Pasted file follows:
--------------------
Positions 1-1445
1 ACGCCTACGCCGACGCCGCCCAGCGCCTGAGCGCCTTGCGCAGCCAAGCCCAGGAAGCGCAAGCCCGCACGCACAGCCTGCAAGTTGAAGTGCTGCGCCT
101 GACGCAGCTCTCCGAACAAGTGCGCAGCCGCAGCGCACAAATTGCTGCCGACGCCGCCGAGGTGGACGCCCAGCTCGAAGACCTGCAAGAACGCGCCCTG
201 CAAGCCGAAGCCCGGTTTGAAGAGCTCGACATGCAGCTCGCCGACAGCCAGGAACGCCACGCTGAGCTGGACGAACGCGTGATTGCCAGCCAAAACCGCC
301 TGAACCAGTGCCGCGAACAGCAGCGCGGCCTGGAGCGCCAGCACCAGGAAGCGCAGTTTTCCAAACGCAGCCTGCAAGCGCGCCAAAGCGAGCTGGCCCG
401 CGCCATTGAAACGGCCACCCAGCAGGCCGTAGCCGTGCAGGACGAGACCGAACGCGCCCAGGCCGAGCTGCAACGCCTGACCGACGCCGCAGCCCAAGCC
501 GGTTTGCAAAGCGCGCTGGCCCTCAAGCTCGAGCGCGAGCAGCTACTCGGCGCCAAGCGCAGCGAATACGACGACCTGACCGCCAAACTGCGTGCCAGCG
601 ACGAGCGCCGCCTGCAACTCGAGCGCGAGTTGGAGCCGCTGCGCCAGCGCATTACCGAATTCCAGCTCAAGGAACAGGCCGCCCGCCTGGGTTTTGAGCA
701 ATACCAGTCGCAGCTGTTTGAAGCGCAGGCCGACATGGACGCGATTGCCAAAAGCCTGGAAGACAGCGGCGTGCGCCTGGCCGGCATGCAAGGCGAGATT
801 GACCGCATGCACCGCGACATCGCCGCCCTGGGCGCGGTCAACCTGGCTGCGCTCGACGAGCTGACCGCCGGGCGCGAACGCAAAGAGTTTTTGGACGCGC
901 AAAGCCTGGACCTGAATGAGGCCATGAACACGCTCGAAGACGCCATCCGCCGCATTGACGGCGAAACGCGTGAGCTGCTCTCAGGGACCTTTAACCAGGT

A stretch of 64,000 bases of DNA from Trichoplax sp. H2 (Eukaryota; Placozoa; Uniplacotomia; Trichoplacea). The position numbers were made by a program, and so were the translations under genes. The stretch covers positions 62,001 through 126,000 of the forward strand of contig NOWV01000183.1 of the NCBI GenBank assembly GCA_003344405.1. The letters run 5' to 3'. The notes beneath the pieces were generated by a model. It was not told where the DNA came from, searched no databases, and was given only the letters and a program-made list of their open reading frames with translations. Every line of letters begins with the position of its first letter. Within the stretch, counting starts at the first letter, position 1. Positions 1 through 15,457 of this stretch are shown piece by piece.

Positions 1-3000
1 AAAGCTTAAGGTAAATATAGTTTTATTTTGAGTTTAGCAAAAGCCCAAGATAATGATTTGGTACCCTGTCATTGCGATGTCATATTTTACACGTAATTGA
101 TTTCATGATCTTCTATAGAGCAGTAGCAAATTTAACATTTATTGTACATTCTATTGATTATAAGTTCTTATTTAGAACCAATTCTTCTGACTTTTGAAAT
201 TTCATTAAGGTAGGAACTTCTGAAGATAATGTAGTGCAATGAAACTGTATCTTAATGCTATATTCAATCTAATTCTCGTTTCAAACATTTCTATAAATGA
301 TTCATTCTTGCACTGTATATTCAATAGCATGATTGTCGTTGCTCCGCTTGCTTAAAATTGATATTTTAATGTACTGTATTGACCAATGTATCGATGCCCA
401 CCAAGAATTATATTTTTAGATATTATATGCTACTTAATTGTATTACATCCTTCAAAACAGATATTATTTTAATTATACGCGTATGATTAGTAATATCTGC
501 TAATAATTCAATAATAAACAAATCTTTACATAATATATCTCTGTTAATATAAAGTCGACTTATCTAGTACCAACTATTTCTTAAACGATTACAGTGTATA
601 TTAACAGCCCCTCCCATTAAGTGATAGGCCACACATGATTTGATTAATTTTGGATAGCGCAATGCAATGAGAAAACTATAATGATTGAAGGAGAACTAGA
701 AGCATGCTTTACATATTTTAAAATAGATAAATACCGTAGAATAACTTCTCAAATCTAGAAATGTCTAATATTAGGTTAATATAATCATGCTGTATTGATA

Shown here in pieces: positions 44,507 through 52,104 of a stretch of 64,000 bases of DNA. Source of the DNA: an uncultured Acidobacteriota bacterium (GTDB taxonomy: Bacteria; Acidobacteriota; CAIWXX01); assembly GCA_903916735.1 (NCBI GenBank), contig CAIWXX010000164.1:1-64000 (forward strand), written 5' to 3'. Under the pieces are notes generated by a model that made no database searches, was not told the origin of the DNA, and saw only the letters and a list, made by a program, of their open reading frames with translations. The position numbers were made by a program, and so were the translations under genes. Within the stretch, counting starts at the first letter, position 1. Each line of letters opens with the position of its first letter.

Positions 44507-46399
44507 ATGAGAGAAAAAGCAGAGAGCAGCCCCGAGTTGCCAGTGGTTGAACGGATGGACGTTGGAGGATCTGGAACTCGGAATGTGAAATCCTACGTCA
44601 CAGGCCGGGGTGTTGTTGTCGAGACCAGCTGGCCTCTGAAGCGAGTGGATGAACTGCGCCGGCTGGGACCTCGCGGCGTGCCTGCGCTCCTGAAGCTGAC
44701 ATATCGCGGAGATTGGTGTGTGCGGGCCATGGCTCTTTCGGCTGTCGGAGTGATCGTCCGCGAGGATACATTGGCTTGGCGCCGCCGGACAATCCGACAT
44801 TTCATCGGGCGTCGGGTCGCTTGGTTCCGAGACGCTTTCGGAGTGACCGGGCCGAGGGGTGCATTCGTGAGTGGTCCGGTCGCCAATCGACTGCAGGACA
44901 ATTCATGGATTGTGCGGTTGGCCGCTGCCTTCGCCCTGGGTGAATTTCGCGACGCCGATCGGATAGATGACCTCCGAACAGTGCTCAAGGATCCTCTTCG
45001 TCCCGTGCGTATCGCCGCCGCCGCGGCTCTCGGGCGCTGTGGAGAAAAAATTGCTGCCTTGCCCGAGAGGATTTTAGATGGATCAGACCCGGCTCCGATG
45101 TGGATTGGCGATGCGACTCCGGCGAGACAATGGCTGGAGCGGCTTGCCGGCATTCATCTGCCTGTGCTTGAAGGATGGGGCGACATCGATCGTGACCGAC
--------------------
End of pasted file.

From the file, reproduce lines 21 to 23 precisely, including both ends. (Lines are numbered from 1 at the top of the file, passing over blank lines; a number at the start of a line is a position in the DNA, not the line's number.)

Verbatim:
701 AGCATGCTTTACATATTTTAAAATAGATAAATACCGTAGAATAACTTCTCAAATCTAGAAATGTCTAATATTAGGTTAATATAATCATGCTGTATTGATA

Shown here in pieces: positions 44,507 through 52,104 of a stretch of 64,000 bases of DNA. Source of the DNA: an uncultured Acidobacteriota bacterium (GTDB taxonomy: Bacteria; Acidobacteriota; CAIWXX01); assembly GCA_903916735.1 (NCBI GenBank), contig CAIWXX010000164.1:1-64000 (forward strand), written 5' to 3'. Under the pieces are notes generated by a model that made no database searches, was not told the origin of the DNA, and saw only the letters and a list, made by a program, of their open reading frames with translations. The position numbers were made by a program, and so were the translations under genes. Within the stretch, counting starts at the first letter, position 1. Each line of letters opens with the position of its first letter.

Positions 44507-46399